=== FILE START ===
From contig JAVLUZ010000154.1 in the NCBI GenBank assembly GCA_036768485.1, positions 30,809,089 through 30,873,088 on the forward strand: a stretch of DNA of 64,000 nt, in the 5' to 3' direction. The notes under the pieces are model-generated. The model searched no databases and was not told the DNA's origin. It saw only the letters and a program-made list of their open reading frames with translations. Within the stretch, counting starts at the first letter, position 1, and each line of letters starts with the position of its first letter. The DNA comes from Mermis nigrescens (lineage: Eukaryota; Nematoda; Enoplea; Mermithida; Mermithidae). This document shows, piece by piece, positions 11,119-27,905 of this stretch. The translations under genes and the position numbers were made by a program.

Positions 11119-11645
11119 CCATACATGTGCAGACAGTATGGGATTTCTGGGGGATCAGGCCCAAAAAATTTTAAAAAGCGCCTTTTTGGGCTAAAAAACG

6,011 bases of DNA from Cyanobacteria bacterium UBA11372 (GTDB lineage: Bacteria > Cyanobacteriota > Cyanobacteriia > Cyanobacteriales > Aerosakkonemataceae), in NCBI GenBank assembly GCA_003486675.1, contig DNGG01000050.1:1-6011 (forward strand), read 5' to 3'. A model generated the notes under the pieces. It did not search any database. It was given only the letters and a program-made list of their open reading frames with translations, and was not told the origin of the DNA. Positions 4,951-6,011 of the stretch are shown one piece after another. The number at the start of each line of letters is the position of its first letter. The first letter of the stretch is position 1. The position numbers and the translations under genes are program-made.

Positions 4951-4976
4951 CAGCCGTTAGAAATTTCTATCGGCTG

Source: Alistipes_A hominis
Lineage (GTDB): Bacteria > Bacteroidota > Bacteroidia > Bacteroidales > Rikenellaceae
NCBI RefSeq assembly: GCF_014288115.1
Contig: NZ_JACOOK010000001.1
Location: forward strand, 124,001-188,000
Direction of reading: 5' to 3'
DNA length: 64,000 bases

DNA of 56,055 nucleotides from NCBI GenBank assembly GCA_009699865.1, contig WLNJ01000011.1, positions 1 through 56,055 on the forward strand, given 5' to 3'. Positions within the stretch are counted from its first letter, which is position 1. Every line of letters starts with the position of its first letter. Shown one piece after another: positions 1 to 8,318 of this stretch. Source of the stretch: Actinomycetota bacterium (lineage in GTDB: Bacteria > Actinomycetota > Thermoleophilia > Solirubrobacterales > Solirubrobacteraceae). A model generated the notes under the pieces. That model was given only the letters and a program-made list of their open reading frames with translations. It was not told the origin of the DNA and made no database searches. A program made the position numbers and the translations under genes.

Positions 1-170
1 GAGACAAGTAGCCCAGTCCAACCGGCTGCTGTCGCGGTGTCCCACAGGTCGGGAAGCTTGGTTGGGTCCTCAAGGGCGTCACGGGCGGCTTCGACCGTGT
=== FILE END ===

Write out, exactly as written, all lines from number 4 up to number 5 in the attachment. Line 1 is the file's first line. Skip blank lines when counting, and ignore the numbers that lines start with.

6,011 bases of DNA from Cyanobacteria bacterium UBA11372 (GTDB lineage: Bacteria > Cyanobacteriota > Cyanobacteriia > Cyanobacteriales > Aerosakkonemataceae), in NCBI GenBank assembly GCA_003486675.1, contig DNGG01000050.1:1-6011 (forward strand), read 5' to 3'. A model generated the notes under the pieces. It did not search any database. It was given only the letters and a program-made list of their open reading frames with translations, and was not told the origin of the DNA. Positions 4,951-6,011 of the stretch are shown one piece after another. The number at the start of each line of letters is the position of its first letter. The first letter of the stretch is position 1. The position numbers and the translations under genes are program-made.

Positions 4951-4976